''More than an autobiographical novel, Lunch Bucket Paradise is a lyrical probing into the passion and history of the working class California myth, the American dream.''--Lee Hope, editor, Solstice

''This is a growing-up story, a family story, and an American story, part banishment from Eden, part escape: a wonderful, wonderful read.''--Mark Greenside, author of I'll Never Be French and I Saw a Man Hit His Wife

''In electric prose, Lunch Bucket Paradise gives us such a sure, detailed sense of what it was to grow up in the late fifties and early sixties--from the music to the name brands to the carbon-copy houses--that we live and breathe the suburban air.''--Judith Kitchen, author of The House on Eccles Road

''A brilliantly clear window onto a world that seems alternately seductive, threatening, and intensely nostalgic (and often all three). I love his storytelling and admire his language. But I have no desire to visit to Frog Island with him.'' --Jeff Greenwald, author of Snake Lake

''Smart, funny, endearing.''--Minneapolis Star Tribune

''A wonderful book.''--Beyond Chron

''An excellent [fiction] debut.'' --San Jose Mercury News

From the Back Cover



Here are the postwar dreams of a working-class California suburb, and the struggles -- comic, tragic, and triumphant -- of those who came of age in that time and place.  With wit, tenderness, and masterful storytelling, Fred Setterberg evokes that time when cake mixes, washer-drier combos, and a patch of lawn could inspire hope of even better things to come.

"More than an autobiographical novel, Lunch Bucket Paradise is a lyrical probing into the passion and history of the working class California myth, the American dream."
--Lee Hope, editor, Solstice

"A truly absorbing read: the miracle and the horror of America's post-World War II growth, in parallel with the tumult and hilarity of coming of age in California during a time of fantastically clashing ideals."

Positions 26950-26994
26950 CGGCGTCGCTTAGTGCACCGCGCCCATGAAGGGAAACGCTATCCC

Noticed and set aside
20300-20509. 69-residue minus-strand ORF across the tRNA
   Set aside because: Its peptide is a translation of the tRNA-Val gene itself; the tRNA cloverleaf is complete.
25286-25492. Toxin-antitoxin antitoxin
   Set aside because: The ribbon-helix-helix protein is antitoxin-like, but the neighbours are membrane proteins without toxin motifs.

--Kristen J. Tsetsi, author of Pretty Much True...

Customer Reviews

4.7 out of 5 stars
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His characters are vivid, funny, and raw.
Martha S.
I love how he captures the awkwardness in our different stages of growing up and he perfectly describes the aromas that engulfed our little slice of the world.
R. Fletcher
This book covers Bay Area suburban life from the mid-fifties through the late sixties.
Tommy Traddles

Most Helpful Customer Reviews

7 of 7 people found the following review helpful By Tommy Traddles on September 1, 2011
Format: Paperback Verified Purchase
This novel grabbed attention shortly into the first chapter "Children of Ike". The descriptions of the characters playing war and honing their acting skills at being shot brought back memories of doing the same.

This book covers Bay Area suburban life from the mid-fifties through the late sixties. With real 'characters' for a father and an uncle the main character grows, puzzles and matures through elementary, middles and high school; through yard work, boy scouts and garage bands.

The story is so right on I feel like it was about me.

I think you will find this an entertaining.
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4 of 4 people found the following review helpful By Sam Sattler on October 5, 2011
Format: Paperback